Treasuries fell for the first time in three weeks as talks collapsed between President Barack Obama and House Speaker John Boehner over a deficit-cutting package as part of an agreement that would lift the nation’s debt ceiling.
Two-year note yields touched the highest in almost two weeks July 21 as Standard & Poor’s reiterated it saw a 50 percent chance of cutting the U.S. credit rating within three months and European leaders reached a deal to stem Greece’s debt crisis. Boehner said yesterday after markets closed he will instead talk with Senate leaders on a way to avoid a U.S. default. The U.S. will sell $99 billion in notes next week.
“It’s certainly a negative thing for Treasuries,” said Guy LeBas, chief fixed-income strategist at Janney Montgomery Scott LLC in Philadelphia. “The deep divisions between the parties make an agreement much tougher, but we still have the potential for 11th-hour emergency measures.”
Yields on benchmark 10-year notes rose six basis points, or 0.06 percentage point, to 2.96 percent yesterday in New York, from 2.91 percent on July 15, according to Bloomberg Bond Trader prices. The price of the 3.125 percent securities due in May 2021 fell 15/32, or $4.69 per $1,000 face amount, to 101 3/8.
Thirty-year bond yields increased one basis point to 4.26 percent. Two-year note yields were up three basis points to 0.39 percent and reached 0.41 percent on July 21, the highest level since July 8.
Treasuries pared weekly losses yesterday before Boehner’s announcement amid bets Obama and lawmakers would reach a deal to reduce the deficit, raise the debt limit and avert a default.
White House Meeting
Obama said late yesterday he summoned congressional leaders of both parties to the White House today. He and Boehner have confronted strife within their ranks and dwindling time to avert a default as they pressed for a plan to boost the nation’s $14.3 trillion debt limit. The two leaders had discussed cutting spending by trillions of dollars and overhauling the tax code.
The Treasury has said the government, which reached the borrowing ceiling on May 16, will run out of options to prevent a default Aug. 2.
“I’m reluctant to conclude that this is the end of the story,” David Beers, S&P’s global head of sovereign and international public finance, said yesterday in a telephone interview from Washington. “There was always the possibility that it might not be possible for the parties to find some common ground, but let’s wait and see what the weekend brings.”
S&P said earlier in a report that even if Congress raises the limit in time to avert a default, it might lower the U.S. AAA sovereign rating to AA+ with a negative outlook if a deal isn’t accompanied by a “credible solution” on the debt burden.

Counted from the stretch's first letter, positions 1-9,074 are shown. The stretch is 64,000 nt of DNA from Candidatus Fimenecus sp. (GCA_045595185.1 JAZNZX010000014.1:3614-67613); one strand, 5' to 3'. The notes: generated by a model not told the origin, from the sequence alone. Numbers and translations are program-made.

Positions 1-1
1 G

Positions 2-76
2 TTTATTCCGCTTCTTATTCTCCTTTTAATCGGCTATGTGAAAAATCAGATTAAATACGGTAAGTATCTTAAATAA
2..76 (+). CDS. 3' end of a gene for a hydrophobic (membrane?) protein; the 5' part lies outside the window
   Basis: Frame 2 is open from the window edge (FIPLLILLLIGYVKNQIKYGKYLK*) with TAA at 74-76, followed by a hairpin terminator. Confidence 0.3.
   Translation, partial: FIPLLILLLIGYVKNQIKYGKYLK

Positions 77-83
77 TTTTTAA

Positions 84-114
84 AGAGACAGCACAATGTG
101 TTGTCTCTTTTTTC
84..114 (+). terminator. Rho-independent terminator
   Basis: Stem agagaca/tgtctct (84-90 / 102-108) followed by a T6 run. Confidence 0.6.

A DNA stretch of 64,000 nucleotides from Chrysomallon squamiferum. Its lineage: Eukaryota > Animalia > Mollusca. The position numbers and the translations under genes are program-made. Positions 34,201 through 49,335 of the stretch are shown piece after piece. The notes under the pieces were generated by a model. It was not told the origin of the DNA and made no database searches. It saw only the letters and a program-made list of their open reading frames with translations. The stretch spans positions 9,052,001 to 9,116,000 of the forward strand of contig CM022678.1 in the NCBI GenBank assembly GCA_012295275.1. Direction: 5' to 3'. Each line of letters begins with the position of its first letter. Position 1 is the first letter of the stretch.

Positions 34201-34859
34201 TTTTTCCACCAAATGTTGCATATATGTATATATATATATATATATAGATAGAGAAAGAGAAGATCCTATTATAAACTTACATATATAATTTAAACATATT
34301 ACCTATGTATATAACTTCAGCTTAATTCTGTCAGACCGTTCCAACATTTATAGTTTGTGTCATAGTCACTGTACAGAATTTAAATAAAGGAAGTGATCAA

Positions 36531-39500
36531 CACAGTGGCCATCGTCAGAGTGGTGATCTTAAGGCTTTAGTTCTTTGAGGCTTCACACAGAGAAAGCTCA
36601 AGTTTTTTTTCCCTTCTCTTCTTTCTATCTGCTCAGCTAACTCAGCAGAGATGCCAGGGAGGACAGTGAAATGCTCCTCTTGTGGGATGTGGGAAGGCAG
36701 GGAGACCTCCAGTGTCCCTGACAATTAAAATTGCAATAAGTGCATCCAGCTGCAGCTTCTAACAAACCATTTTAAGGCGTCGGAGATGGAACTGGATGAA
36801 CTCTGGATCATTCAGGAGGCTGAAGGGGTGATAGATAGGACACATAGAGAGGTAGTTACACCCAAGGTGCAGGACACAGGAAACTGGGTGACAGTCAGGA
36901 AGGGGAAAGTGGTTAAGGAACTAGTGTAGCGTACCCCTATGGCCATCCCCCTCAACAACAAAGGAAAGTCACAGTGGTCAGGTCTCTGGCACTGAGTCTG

Demand for the safety of government securities also ebbed this week as a July 21 summit of European leaders loomed. After eight hours of talks in Brussels, they announced 159 billion euros ($229 billion) in new aid for Greece.
The leaders empowered their 440-billion euro rescue fund to buy debt across stressed nations, helping to erect a firewall around Spain and Italy even as they risked temporary default to lighten the Greek debt burden. Bondholders will share a portion of the bill.
“The market was beginning to price in some fears of default in Europe, and so it was oversold,” Christian Cooper, head of U.S. dollar derivatives trading in New York at Jefferies & Co., said yesterday. The firm is one of 20 primary dealers that trade with the Federal Reserve. “We are backing away from the absolute crisis of the euro zone.”
U.S. government debt returned 3 percent in the past three months as Europe’s debt crisis spurred demand for the safest securities, based on Bank of America Merrill Lynch data. The Standard & Poor’s 500 Index gained 1.1 percent.
Obama said late yesterday at the White House that “at minimum” Congress must act to avoid a U.S. default that would roil markets and damage the economy.
U.S. 30-year bond yields had the biggest intraday drop since December 2010 on July 19, 13 basis points, after Obama endorsed a $3.7 trillion deficit-cutting proposal by a bipartisan group of senators to end the stalemate.
The plan, whose authors are known as the Gang of Six, faced resistance from House Republicans, who have continued to stress opposition to a debt compromise that includes more taxes.
“They don’t want any tax increases,” Richard Gilhooly, an interest-rate strategist at Toronto-Dominion Bank’s TD Securities unit in New York, said. “This is not going to fly.”
Starting a week before the debt-limit deadline, the U.S. will sell $35 billion of two-year securities, the same amount of five-year notes and $29 billion of seven-year debt. The daily auctions begin July 26. The sizes are the same as at the past nine offerings of the three securities.
The 10-year yield will rise to 3.53 percent by year-end, according to a Bloomberg survey with the most recent forecasts given the heaviest weightings. The median projection in June was for 3.65 percent.
Economists have cut their forecasts for Treasury yields as U.S. gross domestic product growth has slowed.
The pace of expansion slipped to 1.8 percent in the second quarter, according to a Bloomberg News survey of economists before the Commerce Department reports the data on July 29. Growth slowed from 3.1 percent in the final three months of 2010 to 1.9 percent in the first quarter of 2011.
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